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From:Kenneth Wagner Date:December 21 2005 11:09pm
Subject:Re: Reason for Auto-increment primary keys?
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Rhino,

What I do is put the ID (integer Primary Key, auto-increment, unique) first.
First key in every file.

Then define my indexes.

You could, do it the other way as you ask. But, I found this way is 
consistent.
It can be traced anywhere on any file. Timestamp on important or critical 
files
is also a big plus. It's not needed on static or almost static files like 
counties,
states, departments, etc. But orders, parts, inventory, customers and so on
benefit from a timestamp. Beside SQL is optimized for it AFAIK.

This hasn't ever been an issue aside from a few people asking about how to
use the ID? Or what's it for?

Ken

----- Original Message ----- 
From: "Rhino" <rhino1@stripped>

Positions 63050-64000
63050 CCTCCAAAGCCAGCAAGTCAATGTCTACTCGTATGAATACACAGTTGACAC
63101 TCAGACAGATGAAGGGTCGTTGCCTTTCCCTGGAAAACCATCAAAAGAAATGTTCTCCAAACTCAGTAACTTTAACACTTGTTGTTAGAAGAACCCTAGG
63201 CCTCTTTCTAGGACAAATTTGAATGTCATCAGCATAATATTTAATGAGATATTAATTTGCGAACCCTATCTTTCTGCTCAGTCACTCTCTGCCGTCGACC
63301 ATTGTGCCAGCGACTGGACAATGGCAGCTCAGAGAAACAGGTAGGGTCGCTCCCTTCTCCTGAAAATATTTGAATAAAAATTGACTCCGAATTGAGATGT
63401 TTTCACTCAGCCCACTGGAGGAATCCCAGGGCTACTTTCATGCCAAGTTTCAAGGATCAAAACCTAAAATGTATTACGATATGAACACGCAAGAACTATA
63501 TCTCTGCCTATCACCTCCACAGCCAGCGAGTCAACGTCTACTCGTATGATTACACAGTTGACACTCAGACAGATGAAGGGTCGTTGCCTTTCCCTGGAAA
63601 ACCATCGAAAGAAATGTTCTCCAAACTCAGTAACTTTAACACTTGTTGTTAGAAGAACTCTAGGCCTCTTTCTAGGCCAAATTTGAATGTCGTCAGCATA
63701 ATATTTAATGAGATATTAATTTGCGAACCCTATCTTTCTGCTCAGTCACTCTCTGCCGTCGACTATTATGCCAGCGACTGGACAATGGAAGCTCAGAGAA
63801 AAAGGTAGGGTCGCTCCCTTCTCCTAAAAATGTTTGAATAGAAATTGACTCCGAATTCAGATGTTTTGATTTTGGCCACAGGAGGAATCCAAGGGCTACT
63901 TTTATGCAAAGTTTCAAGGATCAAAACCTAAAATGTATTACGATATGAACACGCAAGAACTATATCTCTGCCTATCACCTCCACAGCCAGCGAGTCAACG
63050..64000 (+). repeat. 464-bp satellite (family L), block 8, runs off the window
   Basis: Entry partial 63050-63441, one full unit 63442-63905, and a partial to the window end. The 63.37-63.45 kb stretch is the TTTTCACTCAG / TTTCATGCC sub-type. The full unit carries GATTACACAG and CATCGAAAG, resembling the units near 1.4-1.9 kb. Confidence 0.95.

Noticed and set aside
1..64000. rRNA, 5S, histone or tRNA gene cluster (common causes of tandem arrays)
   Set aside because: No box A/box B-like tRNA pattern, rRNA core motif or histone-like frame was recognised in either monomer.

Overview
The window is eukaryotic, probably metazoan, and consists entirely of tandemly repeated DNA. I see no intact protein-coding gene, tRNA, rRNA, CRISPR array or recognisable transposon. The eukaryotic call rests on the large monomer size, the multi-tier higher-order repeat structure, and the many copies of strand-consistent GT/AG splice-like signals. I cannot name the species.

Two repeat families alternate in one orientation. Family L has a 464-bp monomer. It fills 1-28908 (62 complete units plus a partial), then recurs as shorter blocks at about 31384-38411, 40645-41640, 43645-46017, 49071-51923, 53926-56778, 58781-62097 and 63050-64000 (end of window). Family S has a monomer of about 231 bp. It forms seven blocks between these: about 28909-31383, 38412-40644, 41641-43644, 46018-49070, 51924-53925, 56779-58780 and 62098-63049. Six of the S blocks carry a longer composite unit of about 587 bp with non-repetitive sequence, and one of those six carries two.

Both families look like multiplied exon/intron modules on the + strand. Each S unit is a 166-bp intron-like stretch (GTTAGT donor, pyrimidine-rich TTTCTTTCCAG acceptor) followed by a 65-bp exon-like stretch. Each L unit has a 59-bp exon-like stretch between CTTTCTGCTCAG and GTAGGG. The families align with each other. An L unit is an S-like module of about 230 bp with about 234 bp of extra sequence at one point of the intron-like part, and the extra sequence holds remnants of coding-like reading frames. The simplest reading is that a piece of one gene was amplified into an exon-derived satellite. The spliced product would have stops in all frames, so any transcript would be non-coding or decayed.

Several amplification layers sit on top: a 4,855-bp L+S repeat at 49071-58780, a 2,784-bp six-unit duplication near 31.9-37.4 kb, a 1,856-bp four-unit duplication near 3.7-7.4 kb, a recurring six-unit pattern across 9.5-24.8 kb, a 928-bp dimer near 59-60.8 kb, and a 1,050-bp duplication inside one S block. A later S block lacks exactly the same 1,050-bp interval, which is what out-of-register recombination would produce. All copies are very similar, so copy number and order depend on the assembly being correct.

To: "Kenneth Wagner" <kenneth_wagner@stripped>; <SGreen@stripped>
Cc: "mysql" <mysql@stripped>
Sent: Wednesday, December 21, 2005 4:57 PM
Subject: Re: Reason for Auto-increment primary keys?


>
> ----- Original Message ----- 
> From: <SGreen@stripped>
> To: "Kenneth Wagner" <kenneth_wagner@stripped>
> Cc: "mysql" <mysql@stripped>; "Rhino" <rhino1@stripped>
> Sent: Wednesday, December 21, 2005 5:15 PM
> Subject: Re: Reason for Auto-increment primary keys?
>
>
>> "Kenneth Wagner" <kenneth_wagner@stripped> wrote on 12/21/2005
>> 04:27:53 PM:
>>
>>> Hi Rhino,
>>>
>>> Excellent question. Felt as you do, initially.
>>>
>>> Here's what changed my mind.
>>>
>>> Integer keys are fast. And small. Hence, they take very little RAM
>> space.
>>>
>>> They are contiguous. A missing PK is easy to find. There's a gap in the
>>> number sequence.